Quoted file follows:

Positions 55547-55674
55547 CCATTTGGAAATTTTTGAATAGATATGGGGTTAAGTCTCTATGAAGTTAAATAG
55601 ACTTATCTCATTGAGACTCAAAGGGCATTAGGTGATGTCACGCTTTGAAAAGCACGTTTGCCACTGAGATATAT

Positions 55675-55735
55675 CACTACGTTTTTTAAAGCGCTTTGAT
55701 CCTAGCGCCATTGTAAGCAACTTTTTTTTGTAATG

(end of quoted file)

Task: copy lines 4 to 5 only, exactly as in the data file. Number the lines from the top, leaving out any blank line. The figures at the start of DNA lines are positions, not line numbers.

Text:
Positions 55675-55735
55675 CACTACGTTTTTTAAAGCGCTTTGAT